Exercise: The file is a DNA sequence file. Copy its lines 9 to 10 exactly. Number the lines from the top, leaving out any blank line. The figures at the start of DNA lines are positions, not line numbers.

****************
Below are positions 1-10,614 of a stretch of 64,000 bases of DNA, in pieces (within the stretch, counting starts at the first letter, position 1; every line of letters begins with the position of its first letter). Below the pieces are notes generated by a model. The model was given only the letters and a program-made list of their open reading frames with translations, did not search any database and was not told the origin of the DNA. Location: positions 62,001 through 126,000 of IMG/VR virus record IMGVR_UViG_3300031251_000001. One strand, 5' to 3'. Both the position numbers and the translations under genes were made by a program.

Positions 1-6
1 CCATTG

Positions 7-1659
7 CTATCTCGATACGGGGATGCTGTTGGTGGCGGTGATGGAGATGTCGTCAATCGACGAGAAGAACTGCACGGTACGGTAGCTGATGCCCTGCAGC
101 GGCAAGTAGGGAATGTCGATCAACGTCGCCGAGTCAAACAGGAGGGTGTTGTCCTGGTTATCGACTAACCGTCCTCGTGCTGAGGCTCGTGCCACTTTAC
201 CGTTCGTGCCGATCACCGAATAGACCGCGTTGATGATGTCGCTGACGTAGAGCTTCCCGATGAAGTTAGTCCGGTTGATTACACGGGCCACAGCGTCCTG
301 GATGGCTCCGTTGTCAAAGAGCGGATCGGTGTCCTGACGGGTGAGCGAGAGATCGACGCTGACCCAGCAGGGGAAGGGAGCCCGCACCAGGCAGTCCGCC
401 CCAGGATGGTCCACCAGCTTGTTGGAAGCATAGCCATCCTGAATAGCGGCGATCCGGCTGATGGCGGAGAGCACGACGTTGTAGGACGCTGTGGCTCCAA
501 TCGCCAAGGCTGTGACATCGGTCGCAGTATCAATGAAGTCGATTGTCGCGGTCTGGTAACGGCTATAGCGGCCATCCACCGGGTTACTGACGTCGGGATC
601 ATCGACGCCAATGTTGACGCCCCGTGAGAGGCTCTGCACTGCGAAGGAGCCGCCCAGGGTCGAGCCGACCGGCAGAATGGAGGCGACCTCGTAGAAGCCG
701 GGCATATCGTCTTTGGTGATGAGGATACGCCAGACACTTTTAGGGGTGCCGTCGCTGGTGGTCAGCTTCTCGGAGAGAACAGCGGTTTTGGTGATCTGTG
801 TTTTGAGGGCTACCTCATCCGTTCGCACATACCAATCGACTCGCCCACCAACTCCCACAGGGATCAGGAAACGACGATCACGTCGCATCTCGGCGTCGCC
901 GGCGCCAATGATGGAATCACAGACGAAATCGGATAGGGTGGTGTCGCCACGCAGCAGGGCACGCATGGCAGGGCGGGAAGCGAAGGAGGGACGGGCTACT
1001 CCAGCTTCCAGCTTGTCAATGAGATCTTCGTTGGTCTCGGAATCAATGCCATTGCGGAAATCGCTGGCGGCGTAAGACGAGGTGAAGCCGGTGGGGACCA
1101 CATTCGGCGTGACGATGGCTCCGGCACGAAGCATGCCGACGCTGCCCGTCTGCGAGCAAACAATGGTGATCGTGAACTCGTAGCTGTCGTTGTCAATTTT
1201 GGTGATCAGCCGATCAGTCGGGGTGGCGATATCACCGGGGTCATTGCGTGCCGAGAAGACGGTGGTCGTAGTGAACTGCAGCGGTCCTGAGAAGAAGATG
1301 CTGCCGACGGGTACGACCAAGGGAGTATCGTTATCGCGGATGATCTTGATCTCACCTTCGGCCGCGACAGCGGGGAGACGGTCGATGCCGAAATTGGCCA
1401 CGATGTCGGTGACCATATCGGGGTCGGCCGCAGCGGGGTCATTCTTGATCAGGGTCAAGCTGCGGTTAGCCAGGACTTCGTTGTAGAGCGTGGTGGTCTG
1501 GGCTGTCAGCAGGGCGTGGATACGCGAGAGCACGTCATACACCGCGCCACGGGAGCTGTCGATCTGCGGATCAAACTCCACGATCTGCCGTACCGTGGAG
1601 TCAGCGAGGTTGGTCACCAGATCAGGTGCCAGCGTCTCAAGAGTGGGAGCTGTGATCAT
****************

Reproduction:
401 CCAGGATGGTCCACCAGCTTGTTGGAAGCATAGCCATCCTGAATAGCGGCGATCCGGCTGATGGCGGAGAGCACGACGTTGTAGGACGCTGTGGCTCCAA
501 TCGCCAAGGCTGTGACATCGGTCGCAGTATCAATGAAGTCGATTGTCGCGGTCTGGTAACGGCTATAGCGGCCATCCACCGGGTTACTGACGTCGGGATC